In the last two weeks of rugby action there have been three incidents of note, all with a direct impact upon the British and Irish Lions tour of Australia - the last bastion of amateur ethos in this professional age, where you get a combined sense of four nations coming together for a shared purpose away from the glare of homeland media.
Rugby Union is finally becoming undone by the age of professionalism, as the grind of continual play and the need of victory anyway possible over the style or substance of the play; a type of feature more prevalent to the round ball game is now infesting the oval ball game.
It all started in late May during the Premiership Final at Twickenham between eventual champions Leicester and finalists Northampton, with the comical antics just before half-time. Dylan Hartley, the Saints captain, allegedly called elite referee Wayne Barnes, a f***ing cheat, the sort of coarse, industrial language which is apparent in everyday culture but not the sort of thing you ever say to someone in a position of authority, the final result - Hartley is sent off, the first player to be sent off in a Premiership final. His resultant ban of 12 weeks meant he was not available for the tour of Australia.
The first game of the Lions tour was held in Hong Kong versus the Barbarians, as capitalist a statement in honour of tour sponsor, HSBC, as ever seen with the players competing in near 90% humidity all in the name of a quick buck. The stadium was not even sold out because the ticket prices were far too high for the casual fan. The match descended into a one-sided contest as expected.
During the game, Owen Farrell was given the chance to stake a claim for the No. 10 fly half position ahead of Jonathan Sexton. Yet Farrell's play was overshadowed by his altercation with Saracens team-mate Schalk Brits (playing for the Baa-Baas) who punched Farrell and prompted a heated response, which was warranted. Yet the fall out of the incident has focused more on Farrell's reaction rather than the malicious nature of Brits' original act which caused the reaction - has Brits been cited and banned, whereas Farrell's chance of starting a test has been blindsided before it has started owing to his natural reaction.
Thuggery has always been a part of rugby union, yet sometimes the players police matters themselves yet the unsavoury scenes last year involving Chris Ashton and Manu Tulagi in a Premiership match led to many citations and bans. However, no sportsman should act like Brits did and you wonder why he chose to have an altercation with a club team-mate in Hong Kong, why did he not wait until pre-season to make a statement.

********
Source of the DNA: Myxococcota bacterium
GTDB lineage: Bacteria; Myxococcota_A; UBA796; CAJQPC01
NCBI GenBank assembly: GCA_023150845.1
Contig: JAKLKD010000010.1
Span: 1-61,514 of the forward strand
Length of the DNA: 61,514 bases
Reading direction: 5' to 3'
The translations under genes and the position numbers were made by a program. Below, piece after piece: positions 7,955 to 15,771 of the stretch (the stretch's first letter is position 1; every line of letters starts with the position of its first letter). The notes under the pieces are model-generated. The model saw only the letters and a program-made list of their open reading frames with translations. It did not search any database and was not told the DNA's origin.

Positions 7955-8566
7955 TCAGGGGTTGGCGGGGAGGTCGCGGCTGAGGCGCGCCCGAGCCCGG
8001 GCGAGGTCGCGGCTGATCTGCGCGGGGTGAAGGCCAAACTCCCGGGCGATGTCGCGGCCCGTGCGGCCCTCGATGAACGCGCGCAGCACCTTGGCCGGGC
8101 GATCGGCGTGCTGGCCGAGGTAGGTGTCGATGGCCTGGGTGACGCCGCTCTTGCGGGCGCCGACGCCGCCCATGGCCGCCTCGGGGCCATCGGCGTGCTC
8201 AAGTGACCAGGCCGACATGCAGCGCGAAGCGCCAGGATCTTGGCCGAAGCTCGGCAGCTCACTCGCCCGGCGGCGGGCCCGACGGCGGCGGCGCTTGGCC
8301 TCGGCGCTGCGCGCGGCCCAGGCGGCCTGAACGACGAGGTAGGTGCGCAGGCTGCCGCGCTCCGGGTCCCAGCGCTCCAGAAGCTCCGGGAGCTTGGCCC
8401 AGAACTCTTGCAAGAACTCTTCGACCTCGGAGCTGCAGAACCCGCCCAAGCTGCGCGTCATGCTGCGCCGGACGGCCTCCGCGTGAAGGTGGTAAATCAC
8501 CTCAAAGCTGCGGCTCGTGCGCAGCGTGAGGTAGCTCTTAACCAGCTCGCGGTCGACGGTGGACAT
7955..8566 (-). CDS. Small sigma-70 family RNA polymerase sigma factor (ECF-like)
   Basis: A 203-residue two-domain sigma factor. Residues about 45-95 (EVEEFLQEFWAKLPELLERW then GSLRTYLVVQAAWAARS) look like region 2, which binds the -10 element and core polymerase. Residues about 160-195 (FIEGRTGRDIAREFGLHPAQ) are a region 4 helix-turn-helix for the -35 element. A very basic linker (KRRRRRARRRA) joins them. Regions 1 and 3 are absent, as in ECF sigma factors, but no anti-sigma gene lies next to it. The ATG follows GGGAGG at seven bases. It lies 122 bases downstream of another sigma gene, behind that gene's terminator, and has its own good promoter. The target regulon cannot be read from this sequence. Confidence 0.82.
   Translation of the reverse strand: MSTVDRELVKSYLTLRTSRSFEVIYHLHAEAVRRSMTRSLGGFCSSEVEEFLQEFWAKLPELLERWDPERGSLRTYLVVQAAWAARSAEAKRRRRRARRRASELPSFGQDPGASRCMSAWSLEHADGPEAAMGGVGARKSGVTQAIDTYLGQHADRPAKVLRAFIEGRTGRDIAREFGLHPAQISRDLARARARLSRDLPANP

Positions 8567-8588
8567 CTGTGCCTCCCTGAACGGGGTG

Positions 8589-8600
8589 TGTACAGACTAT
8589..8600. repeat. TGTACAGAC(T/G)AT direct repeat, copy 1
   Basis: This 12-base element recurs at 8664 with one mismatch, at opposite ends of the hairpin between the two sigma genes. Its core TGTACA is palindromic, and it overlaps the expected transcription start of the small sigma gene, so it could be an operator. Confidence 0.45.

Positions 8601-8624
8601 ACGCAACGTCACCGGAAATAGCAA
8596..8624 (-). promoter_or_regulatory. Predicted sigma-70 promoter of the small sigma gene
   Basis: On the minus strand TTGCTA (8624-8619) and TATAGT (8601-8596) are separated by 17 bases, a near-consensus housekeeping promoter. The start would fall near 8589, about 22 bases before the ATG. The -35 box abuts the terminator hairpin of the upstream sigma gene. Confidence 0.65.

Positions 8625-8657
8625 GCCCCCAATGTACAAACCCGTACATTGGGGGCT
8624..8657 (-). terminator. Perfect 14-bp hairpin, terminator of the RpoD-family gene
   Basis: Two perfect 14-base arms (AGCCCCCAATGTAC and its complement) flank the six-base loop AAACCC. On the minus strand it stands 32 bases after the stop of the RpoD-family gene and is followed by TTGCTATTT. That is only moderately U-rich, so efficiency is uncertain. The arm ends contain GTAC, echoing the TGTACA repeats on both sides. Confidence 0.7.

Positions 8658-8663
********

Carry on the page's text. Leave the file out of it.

Warren Gatland has reiterated that the Lions need to maintain their composure for the tour as they face the wily Wallabies who will needle and upset the tourists at every opportunity they can get. Gatland would not have been pleased by the actions of prop forward, Cian Healy.
Healy has been cited for allegedly biting Brett Sheehan on the finger during the breakdown. Sheehan complained to the match referee, and the video referee stated that Healy had a case to answer after seeing alternative viewing angles. The angle most legible shows Healy was in possession of the ball when he bit Sheehan, prompting the question, why bite someone to ward them off, why not just recycle the ball? Healy faces a 12 week ban, which is of little relevance following the ankle injury he sustained, his tour is over one way or another.
Biting is barbaric, as we have seen with the incident in football involving Luis Suarez and Branislav Ivanovic at Anfield in April that prompted to a multiple match ban for the controversial Uruguayan. Whilst Suarez has previous in this action, for Healy it is most unusual and not what Gatland would have wanted.
You can imagine the Australian coverage focusing again on the unsavoury nature in a Lions win, rather than the dominant victory helped by Brian O'Driscoll being his influential self at centre and the exceptional kicking of Leigh Halfpenny whose kicking may be the difference between a series win or defeat.
Rugby has a problem with this ever increasing professionalism happening in their ranks from grass roots up; you have youngsters starting at 17 and 18 who are getting good money far too early and feel they have made it, whereas professionals like Chris Robshaw and Nick Easter (neither who made the Lions squad) still live by the code and for the glory of the game. What glory is their in a game when you can make good money being pretty average?
The old adage is that football is gentleman's game played by hooligans, and rugby is a hooligan's game played by gentleman. Yet too often, rugby is making the news for the wrong incidents. When you are told about a specific incident about a game, before the scoreline is mentioned, then something is not right. Luckily rugby union is smart enough to turn this around - and at least they are quick to dish out punishment for illegal actions, in stark contrast to association football which takes forever to throw the book at people, probably because they are still reading it.
Unfortunately, and much like everything in life, once you throw money at anything it all becomes ugly and that class distinction from the outside looking in is getting smaller to differentiate.